4 – “You’ve reached your ceiling.” You’re not even close. When people say that you’ve reached your ceiling, DO NOT accept that. The reason it is an unrealistic expectation to walk into any given box to see what CrossFit is all about and try and fast track it to Regionals six months later is because you’re not even close to your ceiling. In reality, you’re closer to the floor. All things being equal if the top of human physical potential is equal for everyone, those athletes at the professional or Olympic levels are pretty damn close to the absolute top of that spectrum. The difference between you and them isn’t so much PHYSICAL AGE, but more importantly, TRAINING AGE. How many hours of dedicated practice do you have with respect to Games athletes. How many thousands of reps are you behind in your clean and jerk? How many ropes have you climbed over the course of your life? These are all questions you should ask yourself, and be honest with the answers before you start laying out your master plan to get you to the CrossFit Games next year.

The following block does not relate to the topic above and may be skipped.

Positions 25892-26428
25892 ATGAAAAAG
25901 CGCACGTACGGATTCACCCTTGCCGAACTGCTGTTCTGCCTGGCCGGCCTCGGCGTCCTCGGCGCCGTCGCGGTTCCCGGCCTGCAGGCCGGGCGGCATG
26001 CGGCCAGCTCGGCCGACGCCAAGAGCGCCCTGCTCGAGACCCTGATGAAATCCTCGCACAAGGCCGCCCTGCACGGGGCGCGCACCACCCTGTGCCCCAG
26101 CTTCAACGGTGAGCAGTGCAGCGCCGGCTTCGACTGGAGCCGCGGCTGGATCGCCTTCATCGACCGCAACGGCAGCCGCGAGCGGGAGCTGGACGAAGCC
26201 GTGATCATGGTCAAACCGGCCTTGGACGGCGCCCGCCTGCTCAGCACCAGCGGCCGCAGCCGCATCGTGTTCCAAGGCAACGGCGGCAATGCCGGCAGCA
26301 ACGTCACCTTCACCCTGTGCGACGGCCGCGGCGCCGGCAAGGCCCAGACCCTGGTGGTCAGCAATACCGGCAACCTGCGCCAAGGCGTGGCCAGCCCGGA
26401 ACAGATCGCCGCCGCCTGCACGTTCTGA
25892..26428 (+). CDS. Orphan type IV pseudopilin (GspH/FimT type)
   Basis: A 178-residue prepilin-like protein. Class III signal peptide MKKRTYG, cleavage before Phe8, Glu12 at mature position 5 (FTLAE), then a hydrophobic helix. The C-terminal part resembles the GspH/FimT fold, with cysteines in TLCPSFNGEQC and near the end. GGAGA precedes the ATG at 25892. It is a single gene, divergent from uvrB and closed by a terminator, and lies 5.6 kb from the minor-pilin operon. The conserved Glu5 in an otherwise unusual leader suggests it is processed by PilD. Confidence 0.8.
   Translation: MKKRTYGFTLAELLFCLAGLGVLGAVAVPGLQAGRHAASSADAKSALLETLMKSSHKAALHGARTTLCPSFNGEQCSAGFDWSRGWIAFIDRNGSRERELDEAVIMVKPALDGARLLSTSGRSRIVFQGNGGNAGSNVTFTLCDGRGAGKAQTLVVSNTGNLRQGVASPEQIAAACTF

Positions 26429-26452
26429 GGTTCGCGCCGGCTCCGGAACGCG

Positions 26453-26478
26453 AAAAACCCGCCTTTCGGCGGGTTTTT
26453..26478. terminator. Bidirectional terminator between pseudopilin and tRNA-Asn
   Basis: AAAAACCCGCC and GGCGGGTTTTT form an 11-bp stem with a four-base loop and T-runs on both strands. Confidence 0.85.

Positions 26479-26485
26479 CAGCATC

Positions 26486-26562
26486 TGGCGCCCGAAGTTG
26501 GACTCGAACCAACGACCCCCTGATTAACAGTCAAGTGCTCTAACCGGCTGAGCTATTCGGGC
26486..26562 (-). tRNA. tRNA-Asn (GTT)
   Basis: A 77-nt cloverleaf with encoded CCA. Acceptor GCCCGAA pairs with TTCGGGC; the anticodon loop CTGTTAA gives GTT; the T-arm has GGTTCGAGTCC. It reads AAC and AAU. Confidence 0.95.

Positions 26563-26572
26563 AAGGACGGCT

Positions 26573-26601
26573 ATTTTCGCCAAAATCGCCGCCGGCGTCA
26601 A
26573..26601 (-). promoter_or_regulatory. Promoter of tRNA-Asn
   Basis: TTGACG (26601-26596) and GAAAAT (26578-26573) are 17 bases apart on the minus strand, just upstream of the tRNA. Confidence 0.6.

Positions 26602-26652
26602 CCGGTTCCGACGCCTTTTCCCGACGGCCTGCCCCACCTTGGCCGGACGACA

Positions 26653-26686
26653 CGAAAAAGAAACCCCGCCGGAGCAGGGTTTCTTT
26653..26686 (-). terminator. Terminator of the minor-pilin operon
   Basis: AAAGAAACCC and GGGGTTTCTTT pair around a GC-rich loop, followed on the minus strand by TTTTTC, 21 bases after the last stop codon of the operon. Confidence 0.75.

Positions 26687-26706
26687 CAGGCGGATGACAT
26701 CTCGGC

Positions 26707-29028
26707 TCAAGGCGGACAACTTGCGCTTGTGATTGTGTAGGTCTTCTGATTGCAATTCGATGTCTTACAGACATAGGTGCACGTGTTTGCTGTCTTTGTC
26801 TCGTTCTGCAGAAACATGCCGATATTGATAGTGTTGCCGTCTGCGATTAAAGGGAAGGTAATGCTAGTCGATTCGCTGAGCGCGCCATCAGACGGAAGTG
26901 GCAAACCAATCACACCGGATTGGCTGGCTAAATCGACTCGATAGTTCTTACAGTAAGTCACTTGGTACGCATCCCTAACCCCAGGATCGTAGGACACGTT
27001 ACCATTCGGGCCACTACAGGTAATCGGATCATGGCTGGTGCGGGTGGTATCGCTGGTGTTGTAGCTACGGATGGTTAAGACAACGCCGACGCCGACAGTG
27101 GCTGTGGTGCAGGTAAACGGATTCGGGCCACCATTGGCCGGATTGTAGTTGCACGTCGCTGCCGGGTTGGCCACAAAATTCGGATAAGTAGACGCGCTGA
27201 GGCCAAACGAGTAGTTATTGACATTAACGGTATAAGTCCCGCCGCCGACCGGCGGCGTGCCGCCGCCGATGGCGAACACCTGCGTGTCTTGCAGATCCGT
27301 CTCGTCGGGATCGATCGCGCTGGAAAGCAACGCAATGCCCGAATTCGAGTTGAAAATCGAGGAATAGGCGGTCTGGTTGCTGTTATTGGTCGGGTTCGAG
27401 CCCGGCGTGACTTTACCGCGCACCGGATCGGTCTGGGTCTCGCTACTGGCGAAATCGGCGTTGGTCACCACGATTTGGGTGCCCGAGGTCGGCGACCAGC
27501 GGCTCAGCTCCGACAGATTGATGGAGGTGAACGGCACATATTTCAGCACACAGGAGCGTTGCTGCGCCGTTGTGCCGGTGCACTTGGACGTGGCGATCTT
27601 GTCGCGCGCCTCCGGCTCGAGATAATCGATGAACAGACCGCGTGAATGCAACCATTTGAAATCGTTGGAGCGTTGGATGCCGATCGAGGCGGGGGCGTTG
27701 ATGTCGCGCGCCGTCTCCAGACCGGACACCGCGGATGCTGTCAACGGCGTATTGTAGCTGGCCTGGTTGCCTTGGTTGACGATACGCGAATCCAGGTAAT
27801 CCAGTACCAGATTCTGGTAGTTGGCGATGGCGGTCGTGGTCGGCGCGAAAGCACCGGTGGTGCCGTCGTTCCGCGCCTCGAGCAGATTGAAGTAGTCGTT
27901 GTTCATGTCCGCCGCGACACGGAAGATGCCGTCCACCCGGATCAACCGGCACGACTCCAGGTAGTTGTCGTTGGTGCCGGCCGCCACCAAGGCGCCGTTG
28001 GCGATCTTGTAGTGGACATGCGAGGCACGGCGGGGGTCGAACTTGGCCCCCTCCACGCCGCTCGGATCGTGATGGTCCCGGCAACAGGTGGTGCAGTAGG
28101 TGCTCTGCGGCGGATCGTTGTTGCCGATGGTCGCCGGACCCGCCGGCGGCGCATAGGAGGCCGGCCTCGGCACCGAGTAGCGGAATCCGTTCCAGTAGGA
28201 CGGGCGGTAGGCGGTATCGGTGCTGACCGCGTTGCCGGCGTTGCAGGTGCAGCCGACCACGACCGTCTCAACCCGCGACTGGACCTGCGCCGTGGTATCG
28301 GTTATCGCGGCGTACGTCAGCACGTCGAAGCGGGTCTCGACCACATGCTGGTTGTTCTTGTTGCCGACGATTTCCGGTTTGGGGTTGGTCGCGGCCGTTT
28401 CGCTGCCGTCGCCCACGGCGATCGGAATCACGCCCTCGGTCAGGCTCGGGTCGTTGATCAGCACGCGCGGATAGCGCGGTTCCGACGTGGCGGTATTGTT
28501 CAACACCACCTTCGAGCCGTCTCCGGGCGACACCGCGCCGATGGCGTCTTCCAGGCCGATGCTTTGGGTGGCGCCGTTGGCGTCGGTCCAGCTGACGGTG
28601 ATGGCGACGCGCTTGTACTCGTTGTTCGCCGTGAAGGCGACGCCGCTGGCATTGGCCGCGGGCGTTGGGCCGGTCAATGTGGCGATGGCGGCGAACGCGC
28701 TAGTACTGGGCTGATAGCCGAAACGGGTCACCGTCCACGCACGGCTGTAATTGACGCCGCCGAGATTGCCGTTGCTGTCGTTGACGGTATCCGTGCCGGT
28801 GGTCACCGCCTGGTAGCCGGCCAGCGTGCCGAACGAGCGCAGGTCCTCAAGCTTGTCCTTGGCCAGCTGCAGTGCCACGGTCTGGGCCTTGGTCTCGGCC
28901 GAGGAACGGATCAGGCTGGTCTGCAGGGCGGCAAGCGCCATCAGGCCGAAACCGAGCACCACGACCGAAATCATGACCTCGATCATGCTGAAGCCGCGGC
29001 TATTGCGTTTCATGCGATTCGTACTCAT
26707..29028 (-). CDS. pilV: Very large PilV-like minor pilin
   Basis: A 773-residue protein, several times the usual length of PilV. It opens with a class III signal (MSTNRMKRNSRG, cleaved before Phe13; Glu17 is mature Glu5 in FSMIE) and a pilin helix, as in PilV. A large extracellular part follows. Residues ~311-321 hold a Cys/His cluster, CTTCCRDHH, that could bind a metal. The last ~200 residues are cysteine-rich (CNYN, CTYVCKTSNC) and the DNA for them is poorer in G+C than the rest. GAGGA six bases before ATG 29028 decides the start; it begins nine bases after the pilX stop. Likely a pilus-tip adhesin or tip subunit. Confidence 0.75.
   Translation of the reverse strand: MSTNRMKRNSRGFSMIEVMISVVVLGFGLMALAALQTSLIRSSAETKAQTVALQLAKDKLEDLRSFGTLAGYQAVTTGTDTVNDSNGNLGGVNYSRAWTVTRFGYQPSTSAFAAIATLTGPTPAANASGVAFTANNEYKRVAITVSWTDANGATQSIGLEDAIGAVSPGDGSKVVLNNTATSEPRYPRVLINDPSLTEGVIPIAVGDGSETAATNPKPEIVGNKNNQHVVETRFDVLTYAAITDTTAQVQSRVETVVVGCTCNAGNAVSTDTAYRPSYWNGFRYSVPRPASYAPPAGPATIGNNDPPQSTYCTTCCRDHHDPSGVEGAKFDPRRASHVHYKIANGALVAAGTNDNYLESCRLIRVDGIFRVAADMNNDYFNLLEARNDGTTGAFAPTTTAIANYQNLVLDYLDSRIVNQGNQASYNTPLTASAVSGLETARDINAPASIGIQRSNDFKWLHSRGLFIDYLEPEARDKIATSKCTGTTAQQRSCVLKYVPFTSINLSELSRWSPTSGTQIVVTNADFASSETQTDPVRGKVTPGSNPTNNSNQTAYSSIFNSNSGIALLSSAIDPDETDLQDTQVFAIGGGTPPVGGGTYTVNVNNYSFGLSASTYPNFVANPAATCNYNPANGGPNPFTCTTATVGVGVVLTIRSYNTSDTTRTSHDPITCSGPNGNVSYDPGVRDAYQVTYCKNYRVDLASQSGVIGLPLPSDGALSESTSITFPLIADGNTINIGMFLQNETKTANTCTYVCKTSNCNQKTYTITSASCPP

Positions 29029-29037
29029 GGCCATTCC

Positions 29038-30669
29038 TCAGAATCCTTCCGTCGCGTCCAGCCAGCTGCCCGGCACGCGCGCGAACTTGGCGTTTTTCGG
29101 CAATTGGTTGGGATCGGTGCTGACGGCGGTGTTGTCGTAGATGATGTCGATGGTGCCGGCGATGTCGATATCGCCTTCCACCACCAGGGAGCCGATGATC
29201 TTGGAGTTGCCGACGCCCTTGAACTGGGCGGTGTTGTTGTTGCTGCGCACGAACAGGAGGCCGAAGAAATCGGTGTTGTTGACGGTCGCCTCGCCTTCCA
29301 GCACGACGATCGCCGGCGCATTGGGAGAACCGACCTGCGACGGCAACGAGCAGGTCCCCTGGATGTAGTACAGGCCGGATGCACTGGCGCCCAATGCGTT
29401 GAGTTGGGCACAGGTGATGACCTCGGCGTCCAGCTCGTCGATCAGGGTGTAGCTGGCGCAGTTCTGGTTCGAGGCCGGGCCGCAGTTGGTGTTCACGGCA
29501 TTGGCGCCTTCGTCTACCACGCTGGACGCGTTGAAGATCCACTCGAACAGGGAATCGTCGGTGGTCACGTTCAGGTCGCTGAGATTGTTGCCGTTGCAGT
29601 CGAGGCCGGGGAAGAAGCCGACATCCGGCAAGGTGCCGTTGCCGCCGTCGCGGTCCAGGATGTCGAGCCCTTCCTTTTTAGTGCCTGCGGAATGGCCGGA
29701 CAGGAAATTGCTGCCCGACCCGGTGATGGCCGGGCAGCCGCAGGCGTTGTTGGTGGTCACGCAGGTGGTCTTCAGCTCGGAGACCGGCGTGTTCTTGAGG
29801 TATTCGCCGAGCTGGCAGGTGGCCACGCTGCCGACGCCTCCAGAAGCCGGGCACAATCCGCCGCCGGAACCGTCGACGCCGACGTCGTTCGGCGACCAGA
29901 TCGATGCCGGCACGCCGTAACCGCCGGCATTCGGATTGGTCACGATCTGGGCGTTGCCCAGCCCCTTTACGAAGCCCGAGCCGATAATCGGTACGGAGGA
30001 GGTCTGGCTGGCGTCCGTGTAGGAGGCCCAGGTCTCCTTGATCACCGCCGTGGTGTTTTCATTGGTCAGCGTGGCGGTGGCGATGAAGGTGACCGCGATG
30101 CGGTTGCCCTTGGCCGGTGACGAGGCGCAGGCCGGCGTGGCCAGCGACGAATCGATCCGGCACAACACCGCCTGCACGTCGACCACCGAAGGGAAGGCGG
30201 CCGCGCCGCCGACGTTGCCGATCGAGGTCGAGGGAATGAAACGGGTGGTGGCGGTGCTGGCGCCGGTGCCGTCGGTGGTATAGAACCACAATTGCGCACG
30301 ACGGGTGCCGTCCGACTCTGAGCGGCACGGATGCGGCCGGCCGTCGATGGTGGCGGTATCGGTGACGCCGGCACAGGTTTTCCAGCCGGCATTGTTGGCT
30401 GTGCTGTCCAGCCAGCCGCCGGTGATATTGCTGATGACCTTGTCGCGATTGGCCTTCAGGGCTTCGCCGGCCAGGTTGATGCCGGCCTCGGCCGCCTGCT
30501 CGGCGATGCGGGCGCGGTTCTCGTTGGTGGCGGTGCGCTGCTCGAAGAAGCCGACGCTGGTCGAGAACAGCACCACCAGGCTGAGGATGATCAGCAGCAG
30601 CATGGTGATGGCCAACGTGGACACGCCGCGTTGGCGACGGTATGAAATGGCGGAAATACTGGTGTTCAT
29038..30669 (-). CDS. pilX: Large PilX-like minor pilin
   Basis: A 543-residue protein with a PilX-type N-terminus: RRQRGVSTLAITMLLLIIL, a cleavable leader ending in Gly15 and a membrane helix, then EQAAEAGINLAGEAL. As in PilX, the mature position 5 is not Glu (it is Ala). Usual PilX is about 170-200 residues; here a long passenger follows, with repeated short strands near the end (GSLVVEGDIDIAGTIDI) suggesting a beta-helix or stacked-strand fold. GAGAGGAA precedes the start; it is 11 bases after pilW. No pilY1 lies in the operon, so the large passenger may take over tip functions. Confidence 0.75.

5 – “I don’t get it.” They have no idea why they train the way they do. This one is my favorite. There has to be a method to the madness. It is our job as the coach to communicate the rationale, or at least be willing if asked to explain the “WHY”. This does two things: it creates confidence for your members that they are be lead in the right direction and furthers your credibility as a coach that you actually know what the hell you’re doing and understand the intent of any given workout if you’re not the one handling the programming.

At the end of the day, it does not matter. Do not hear me incorrectly, HOW YOU TRAIN means everything in terms of making progress. However, the model you follow, does not. Assuming that you follow something put together by someone who is knowledgeable and experienced, you should make progress. But when you jump from program to program, cherry picking your favorite workouts, lifts, or movements, you’ll never get to where you want to go. Be present, have faith in the process, hold yourself accountable, and be consistent. Do that, and I promise you’ll find success in fitness.